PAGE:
Up until a few months ago the only knowledge whatsoever that I had about baobab was a not-so-fond memory of it from Antoine de Saint-Exupery’s “Le Petit Prince” read in my high school French class. I still remember the drawing of the prince standing atop his little planet of interlocking trunks of three monolithic baobab trees.
I had no idea that this amazing tree was fruit bearing or that this fruit could be turned into a powder to make the most delicious, chewy, good-for-you chews. These naturally flavored little morsels are being included in trail mixes, cereals, candy mixes or eaten on their own, and, what’s more, baobab is rich in antioxidants, potassium, magnesium and soluble fiber. The powder can be added to beverages, granola bars, cookies, nutritional supplements and more — the possibilities are endless.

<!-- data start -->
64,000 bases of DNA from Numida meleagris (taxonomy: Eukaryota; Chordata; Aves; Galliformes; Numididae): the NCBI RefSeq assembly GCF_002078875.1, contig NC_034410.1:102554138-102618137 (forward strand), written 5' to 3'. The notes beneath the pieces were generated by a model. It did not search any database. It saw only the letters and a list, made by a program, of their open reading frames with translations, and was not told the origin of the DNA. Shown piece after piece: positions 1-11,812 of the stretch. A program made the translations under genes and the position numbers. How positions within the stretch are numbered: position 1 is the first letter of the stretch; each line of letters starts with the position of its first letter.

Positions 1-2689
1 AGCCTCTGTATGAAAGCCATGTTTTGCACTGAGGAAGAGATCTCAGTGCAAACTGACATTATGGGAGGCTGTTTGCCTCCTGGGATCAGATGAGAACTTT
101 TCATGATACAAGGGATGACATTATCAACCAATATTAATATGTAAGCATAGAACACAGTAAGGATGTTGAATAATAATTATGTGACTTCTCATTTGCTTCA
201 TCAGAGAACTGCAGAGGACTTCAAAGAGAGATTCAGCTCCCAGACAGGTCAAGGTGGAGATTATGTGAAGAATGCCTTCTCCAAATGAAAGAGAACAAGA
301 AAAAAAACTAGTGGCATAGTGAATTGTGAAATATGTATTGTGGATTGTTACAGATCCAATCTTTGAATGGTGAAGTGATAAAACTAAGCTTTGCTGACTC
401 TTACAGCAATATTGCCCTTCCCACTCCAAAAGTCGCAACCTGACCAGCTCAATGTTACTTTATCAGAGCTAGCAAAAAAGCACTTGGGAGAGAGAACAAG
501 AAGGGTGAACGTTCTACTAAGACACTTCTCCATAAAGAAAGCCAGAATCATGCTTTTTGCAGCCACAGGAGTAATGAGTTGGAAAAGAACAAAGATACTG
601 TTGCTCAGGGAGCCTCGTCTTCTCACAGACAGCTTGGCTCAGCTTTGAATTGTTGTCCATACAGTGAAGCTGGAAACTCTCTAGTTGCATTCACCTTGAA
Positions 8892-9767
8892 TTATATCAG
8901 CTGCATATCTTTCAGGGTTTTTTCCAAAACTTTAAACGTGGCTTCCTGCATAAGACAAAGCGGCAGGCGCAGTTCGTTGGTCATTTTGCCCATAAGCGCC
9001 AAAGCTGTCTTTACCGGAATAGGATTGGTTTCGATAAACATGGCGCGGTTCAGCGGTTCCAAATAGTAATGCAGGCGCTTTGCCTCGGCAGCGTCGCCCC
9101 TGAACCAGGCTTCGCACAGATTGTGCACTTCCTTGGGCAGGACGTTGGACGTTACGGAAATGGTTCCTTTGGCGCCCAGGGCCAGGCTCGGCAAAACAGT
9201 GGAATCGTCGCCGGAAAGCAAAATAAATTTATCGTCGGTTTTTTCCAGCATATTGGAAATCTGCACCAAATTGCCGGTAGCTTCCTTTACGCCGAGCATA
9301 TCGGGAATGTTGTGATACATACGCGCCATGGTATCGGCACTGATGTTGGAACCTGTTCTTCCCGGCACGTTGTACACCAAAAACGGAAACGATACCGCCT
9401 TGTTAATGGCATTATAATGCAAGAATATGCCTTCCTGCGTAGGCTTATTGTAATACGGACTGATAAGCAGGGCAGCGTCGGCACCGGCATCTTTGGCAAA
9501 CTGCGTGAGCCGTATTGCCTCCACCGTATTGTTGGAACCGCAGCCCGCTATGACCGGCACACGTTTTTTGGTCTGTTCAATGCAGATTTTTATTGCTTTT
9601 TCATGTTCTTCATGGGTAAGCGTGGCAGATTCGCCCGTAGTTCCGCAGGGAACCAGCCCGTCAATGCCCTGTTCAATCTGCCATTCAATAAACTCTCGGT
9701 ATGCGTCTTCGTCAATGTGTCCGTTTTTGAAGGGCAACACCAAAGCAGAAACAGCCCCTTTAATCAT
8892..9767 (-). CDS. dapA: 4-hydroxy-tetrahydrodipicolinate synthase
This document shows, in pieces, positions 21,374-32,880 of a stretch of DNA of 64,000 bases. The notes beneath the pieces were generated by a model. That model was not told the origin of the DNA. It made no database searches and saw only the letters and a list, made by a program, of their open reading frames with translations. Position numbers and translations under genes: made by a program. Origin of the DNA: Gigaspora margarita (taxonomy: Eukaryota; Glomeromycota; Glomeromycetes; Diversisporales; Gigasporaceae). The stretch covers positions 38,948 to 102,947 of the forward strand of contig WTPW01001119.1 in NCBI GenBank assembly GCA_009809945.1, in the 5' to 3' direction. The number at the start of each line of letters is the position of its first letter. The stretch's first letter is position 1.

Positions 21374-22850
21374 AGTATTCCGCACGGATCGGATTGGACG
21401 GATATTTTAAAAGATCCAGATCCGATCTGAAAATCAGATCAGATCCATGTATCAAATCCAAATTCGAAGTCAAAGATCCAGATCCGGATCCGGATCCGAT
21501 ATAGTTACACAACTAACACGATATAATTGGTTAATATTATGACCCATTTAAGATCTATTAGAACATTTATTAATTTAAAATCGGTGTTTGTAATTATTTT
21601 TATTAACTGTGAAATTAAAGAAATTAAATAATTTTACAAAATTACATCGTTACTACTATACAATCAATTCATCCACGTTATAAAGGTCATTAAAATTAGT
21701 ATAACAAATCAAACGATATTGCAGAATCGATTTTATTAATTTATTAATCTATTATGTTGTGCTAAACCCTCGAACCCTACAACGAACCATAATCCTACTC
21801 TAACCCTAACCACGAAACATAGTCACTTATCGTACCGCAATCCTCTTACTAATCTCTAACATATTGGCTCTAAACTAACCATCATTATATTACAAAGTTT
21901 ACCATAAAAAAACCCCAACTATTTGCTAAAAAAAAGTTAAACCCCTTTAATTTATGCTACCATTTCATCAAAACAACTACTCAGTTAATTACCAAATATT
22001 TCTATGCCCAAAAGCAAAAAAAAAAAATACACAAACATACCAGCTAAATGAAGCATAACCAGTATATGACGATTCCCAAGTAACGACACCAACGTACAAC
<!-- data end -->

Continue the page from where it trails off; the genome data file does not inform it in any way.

Often referred to as the “Tree of Life,” the baobab is Africa’s best-known tree. Africans have been eating the baobab fruit for centuries for its high levels of nutrients. It turns out that this little nutritional powerhouse contains more antioxidants than pomegranate, goji berries or even acai, and its low glycemic index acts as a “satiating ingredient” because of its low sugar and high fiber content.
After its great taste and texture, what hit me was the fact that this fruit is sustainable, organic, kosher and ethical (the cash income from harvesting this fruit makes all the difference in the lives of rural families in Southern Africa). I am certainly no pundit when it comes to predicting food trends, but this “new” ingredient seems to be on the launch pad ready to skyrocket its way into everyday products.
As a matter of fact, Pepsi is already marketing a baobab beverage in Asia. Could this be the next big thing to rival coconut water?